What is a stop loss order and how to use them?
Stop losses are crucial for risk management when trading and investing. Learn how a stop loss order works, why you should use them and how to place a stop loss trade with Stake.
What is a stop loss?
A stop loss is an order placed by an investor to sell a security if it reaches a certain price. It is used to limit potential losses by automatically triggering a sale when the price falls below a predetermined level, helping investors manage risk in their investment portfolios.
How does a stop loss work?
When an investor places a stop loss order, they specify the stop loss price at which they want their security to be sold.
For example, if an investor buys a stock at $51.50 and sets a stop loss at $50.00, they are essentially stating that they are willing to sell the stock if its price drops to $50.00 or below. The stop loss order is then communicated to their broker.
Once the stop loss order is in place, it remains dormant until the market price of the security reaches or falls below the specified stop loss price. At that point, the stop loss order is triggered, and the broker executes a market sell order to sell the security at the prevailing market price. The speed of execution depends on the liquidity and trading volume of the security.
The purpose of a stop loss is to limit potential losses. By having a predetermined exit point, investors can protect themselves from substantial declines in the value of their investments. Stop loss orders are particularly useful in volatile markets or when an investor cannot constantly monitor their portfolio. They help automate the process of risk management and can provide peace of mind to investors by reducing emotional decision-making.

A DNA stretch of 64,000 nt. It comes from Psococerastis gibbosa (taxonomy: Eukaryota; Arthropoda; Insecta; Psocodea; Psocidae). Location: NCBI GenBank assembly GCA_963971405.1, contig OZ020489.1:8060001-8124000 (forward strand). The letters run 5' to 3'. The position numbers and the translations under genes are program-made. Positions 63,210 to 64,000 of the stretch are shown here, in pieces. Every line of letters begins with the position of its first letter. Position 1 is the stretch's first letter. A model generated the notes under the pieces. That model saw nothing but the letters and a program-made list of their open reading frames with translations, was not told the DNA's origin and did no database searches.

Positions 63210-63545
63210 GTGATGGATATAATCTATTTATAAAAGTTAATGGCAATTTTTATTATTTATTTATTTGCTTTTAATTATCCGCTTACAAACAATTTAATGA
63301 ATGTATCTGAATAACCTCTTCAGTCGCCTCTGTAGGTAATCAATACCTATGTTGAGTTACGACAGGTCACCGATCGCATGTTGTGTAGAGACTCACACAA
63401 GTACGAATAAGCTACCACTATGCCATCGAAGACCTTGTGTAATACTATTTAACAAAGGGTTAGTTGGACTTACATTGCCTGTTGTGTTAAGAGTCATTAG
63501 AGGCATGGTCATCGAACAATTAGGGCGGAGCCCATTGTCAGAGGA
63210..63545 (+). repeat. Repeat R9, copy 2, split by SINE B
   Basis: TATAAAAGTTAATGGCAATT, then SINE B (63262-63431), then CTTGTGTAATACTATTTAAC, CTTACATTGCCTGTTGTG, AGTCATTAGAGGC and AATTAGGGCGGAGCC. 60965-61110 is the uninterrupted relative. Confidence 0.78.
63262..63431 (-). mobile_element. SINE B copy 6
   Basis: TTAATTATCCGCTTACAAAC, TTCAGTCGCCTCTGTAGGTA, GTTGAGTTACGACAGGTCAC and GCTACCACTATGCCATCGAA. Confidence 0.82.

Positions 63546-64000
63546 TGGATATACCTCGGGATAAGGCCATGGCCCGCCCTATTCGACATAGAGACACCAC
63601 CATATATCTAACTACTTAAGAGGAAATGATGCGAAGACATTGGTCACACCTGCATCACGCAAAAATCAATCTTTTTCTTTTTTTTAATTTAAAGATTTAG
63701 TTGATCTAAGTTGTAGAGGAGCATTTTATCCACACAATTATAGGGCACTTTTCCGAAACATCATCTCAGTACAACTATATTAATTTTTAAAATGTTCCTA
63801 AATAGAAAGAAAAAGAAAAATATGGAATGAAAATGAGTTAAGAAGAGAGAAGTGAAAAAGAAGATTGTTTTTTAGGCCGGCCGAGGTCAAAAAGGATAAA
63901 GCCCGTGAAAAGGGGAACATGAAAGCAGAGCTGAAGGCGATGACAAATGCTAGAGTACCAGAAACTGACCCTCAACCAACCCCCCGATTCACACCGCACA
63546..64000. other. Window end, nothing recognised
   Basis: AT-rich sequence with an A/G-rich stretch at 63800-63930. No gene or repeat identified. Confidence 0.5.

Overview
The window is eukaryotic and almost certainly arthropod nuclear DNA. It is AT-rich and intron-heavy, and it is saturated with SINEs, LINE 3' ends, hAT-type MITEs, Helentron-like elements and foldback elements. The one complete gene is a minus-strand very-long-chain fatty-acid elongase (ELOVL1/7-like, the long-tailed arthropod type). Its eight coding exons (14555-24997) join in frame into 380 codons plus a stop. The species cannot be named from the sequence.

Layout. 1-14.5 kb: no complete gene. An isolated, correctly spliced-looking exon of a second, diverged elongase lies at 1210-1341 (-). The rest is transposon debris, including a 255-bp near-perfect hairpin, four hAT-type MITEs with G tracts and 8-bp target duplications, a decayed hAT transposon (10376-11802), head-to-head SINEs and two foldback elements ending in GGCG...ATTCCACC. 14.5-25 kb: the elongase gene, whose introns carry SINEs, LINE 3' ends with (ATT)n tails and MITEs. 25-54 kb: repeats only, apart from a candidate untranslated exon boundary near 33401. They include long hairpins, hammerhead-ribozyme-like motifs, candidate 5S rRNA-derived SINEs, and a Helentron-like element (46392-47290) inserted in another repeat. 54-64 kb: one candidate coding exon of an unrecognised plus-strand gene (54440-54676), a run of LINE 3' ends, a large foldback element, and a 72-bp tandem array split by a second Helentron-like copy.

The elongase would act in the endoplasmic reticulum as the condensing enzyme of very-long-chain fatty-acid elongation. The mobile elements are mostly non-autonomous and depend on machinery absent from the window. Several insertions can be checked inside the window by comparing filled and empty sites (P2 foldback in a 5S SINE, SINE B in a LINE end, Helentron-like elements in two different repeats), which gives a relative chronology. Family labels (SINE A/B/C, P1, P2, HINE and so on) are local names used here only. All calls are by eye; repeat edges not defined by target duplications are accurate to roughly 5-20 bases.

What is an example of a stop loss?
Let's say an investor buys shares of a company at $100 per share and wants to set a stop loss to limit potential losses. They may decide to place a stop loss order at $90 per share. This means that if the price of the stock reaches $90 or below, the stop loss order will be triggered.
Now, if the share price falls and reaches $90, the stop loss order will automatically activate. The platform will then execute a market order, and the investor's shares will be sold at the prevailing market price, which may be slightly above or below $90.
By using a stop loss in this scenario, the investor has protected themselves from a larger potential loss. If the stock were to continue declining without a stop loss in place, the investor would have incurred a larger loss if they had sold at a lower price.